These abnormal motion patterns result in increased friction between tissues layers, with the friction creating micro-tears in your muscles. The micro-tears induce increased inflammation and the eventual formation of scar-tissue.This scar tissue inhibits motion. Inhibitions in motion result in numerous additional compensations throughout the body, initiating yet another ongoing cycle of dysfunction.
In the case of a golfer, a restriction in the hips often causes the golfer to over-compensate with their shoulders during a golf swing. Over time, this over-compensation creates restrictions in that shoulder, along with a corresponding alteration in posture. This in turn leads to a cascading series of injuries and restrictions along the entire kinetic chain.
Tennis Elbow is a painful condition at the outside point of the elbow that typically involves inflammation and irritation of the extensor tendon where it attaches to the lateral epicondyle.
The injury process for Tennis Elbow (lateral epicondylitis) is identical to that of Golfer’s Elbow (medial epicondylitis). However, for Tennis Elbow, the pain manifests on the outside point of the elbow.
Tennis Elbow involves the extensors (the muscles that bend the wrist back). The extensors attach to the lateral epicondyle, on the outside of the elbow. The common extensor tendon also attaches to the lateral epicondyle. Both these structures are susceptible to micro-tears when they are exposed to repetitive actions.
As with Golfer’s Elbow, Tennis Elbow (Lateral Epicondylitis) can be caused by a variety of activities. Any activity that involves excessive supination (turning the hand, palm side up) and pronation, or lifting objects with your elbow in full extension (elbow straight) can cause this condition.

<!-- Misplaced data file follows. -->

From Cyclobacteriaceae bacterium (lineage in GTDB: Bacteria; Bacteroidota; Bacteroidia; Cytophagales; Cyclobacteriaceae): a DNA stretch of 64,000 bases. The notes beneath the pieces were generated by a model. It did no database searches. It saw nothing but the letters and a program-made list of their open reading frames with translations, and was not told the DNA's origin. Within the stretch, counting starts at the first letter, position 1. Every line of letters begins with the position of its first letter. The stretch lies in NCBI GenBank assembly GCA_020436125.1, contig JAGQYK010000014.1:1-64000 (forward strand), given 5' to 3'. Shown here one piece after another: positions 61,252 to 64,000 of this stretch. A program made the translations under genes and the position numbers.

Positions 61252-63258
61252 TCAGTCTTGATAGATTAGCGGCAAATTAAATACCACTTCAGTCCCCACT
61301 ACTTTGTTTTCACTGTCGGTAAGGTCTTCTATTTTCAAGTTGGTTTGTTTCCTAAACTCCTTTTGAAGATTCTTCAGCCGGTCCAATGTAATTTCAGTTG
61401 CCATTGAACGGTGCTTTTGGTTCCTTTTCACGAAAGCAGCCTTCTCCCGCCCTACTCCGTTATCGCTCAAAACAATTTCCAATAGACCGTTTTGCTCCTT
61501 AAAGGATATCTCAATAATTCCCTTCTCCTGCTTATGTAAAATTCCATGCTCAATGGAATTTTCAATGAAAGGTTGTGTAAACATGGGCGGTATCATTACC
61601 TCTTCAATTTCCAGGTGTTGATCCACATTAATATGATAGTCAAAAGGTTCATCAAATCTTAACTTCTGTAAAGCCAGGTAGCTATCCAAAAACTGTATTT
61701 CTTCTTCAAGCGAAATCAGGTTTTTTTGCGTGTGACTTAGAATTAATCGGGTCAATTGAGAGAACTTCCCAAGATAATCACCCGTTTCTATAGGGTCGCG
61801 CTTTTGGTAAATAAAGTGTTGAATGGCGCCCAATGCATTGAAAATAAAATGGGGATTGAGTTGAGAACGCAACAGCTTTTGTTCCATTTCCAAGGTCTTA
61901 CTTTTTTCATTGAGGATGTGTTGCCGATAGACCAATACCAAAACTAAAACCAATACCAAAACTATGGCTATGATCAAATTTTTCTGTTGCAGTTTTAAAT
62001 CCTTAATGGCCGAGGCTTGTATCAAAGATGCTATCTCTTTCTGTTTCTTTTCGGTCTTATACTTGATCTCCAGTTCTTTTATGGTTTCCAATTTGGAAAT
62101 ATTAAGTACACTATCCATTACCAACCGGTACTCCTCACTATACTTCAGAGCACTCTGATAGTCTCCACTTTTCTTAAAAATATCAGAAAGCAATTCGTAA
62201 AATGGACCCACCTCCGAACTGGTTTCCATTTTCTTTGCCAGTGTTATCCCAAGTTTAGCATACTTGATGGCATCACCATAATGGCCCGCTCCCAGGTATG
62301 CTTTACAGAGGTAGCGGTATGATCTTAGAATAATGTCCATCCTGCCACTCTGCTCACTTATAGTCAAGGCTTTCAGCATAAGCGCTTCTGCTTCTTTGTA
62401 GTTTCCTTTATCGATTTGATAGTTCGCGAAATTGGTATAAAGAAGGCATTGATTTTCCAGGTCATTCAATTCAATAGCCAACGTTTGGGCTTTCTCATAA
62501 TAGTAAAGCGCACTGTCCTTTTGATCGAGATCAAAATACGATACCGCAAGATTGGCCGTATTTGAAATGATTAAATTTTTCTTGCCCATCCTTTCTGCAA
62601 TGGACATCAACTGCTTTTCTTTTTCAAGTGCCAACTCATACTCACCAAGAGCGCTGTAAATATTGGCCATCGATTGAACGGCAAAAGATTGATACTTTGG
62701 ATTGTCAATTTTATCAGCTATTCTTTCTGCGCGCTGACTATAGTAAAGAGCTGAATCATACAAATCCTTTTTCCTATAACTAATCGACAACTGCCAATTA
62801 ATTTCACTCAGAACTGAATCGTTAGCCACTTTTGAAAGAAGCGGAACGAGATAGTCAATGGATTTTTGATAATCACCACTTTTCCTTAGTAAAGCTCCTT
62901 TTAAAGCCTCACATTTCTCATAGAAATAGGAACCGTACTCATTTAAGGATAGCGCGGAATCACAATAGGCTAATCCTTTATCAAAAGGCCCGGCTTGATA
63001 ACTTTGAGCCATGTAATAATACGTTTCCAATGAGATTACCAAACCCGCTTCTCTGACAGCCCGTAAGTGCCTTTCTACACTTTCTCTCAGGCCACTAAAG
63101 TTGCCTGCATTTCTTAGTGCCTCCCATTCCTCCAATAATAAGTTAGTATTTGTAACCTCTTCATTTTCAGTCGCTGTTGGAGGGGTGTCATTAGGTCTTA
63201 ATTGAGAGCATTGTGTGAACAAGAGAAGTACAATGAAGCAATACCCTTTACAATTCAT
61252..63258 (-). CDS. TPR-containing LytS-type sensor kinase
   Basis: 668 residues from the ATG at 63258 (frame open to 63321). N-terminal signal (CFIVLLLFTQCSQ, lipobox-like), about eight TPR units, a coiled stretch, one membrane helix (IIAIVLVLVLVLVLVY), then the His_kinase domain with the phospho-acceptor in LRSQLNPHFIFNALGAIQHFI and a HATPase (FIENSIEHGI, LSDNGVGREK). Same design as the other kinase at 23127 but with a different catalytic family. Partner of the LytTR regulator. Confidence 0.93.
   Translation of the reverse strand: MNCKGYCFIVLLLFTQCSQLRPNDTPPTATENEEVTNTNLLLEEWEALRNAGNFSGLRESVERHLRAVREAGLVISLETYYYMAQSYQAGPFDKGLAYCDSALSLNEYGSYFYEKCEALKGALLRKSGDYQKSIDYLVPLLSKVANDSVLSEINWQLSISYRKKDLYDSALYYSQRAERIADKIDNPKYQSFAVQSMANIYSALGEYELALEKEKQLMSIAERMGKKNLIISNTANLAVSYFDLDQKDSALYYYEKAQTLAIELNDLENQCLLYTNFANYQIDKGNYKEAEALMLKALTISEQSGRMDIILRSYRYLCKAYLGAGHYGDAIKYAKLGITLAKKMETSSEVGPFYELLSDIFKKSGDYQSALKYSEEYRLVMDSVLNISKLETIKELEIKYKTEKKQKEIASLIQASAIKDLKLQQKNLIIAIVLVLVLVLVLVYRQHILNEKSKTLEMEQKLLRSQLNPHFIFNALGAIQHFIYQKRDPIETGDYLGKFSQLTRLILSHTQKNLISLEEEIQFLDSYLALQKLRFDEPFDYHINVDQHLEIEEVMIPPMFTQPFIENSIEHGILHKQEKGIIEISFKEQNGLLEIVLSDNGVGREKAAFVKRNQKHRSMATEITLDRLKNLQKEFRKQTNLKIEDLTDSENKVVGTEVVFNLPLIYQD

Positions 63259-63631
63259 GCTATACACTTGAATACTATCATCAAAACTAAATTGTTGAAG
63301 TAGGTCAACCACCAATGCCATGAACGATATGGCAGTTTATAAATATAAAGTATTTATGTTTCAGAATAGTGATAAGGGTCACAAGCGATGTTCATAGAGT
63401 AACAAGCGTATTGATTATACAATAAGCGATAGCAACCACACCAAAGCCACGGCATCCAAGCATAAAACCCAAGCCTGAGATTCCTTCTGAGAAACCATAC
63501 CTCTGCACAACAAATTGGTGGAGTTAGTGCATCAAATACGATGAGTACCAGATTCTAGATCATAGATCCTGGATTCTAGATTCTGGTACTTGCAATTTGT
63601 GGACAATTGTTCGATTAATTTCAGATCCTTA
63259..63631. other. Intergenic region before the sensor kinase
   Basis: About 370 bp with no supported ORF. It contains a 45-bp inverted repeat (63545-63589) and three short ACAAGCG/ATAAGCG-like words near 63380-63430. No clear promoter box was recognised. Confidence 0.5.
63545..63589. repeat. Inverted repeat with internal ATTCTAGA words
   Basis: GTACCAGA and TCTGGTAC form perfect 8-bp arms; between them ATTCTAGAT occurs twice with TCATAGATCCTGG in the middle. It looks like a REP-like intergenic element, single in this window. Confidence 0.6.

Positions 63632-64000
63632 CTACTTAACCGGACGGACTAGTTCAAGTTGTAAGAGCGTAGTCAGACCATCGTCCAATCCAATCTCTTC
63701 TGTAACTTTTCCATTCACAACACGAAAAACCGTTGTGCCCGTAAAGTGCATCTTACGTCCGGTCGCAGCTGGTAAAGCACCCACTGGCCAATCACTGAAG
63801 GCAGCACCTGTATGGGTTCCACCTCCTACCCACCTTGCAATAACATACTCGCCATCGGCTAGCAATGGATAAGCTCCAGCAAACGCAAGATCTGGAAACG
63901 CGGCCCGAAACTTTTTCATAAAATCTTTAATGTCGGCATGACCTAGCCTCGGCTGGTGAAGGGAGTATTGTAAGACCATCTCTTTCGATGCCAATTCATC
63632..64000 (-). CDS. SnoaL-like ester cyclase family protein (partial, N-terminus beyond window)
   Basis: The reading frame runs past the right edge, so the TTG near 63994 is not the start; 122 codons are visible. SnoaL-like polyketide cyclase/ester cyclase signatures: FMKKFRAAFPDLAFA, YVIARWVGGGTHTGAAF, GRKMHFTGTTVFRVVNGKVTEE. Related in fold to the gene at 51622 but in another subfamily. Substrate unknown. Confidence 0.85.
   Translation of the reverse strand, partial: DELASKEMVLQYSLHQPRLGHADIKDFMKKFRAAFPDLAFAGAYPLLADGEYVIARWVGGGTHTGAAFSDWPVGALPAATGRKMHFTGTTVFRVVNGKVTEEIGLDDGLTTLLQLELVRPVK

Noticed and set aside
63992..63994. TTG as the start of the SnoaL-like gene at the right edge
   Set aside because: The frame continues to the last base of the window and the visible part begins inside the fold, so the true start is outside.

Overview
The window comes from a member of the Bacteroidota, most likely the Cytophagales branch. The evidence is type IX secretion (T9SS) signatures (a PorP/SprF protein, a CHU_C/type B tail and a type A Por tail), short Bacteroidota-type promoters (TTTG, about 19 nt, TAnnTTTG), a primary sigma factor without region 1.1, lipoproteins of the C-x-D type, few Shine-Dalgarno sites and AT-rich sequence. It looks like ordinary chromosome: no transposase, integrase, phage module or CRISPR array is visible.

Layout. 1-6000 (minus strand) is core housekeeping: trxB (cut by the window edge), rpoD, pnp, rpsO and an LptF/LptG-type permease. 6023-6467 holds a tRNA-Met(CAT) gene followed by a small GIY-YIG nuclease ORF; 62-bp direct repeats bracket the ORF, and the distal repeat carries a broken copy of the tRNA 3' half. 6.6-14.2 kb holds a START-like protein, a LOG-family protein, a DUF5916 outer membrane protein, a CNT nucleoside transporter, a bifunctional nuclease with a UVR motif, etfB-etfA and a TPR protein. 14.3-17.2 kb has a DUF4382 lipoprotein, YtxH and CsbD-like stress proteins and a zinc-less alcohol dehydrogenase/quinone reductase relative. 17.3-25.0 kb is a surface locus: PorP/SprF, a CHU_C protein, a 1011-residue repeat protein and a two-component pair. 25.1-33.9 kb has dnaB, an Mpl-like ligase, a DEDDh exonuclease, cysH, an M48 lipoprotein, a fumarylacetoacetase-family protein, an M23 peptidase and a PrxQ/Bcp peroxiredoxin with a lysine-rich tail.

The repetitive motions of these activities result in the formation of micro-tears, inflammation, scar tissue, and physical restrictions which then manifest as Tennis Elbow. In addition to the layers of soft-tissue that surround the elbow, practitioners should also consider the numerous kinetic chain relationships when attempting to resolve this condition. Some of the affected structures are near the elbow while others are quite distant. Several layers of soft-tissues are typically involved in this injury, including:
- The deep annular ligament.
- The supinator and anconeus muscles.
- The superficial structures of the extensor muscles.
- The fascia that surrounds and penetrates through all these areas.
In most cases, both Golfer’s Elbow and Tennis Elbow can easily treated with Active Release Techniques. This is especially true if the practitioner applies a kinetic chain perspective to locate and treat ALL the affected structures.
The key point is to find all the affected structures and then treat each affected structure as needed. This type of treatment requires a high level of tactile sensitivity by the practitioner. Equally important for full recovery, the patient should carry out specially designed exercise routines that focus upon all the structures of the affected kinetic chain.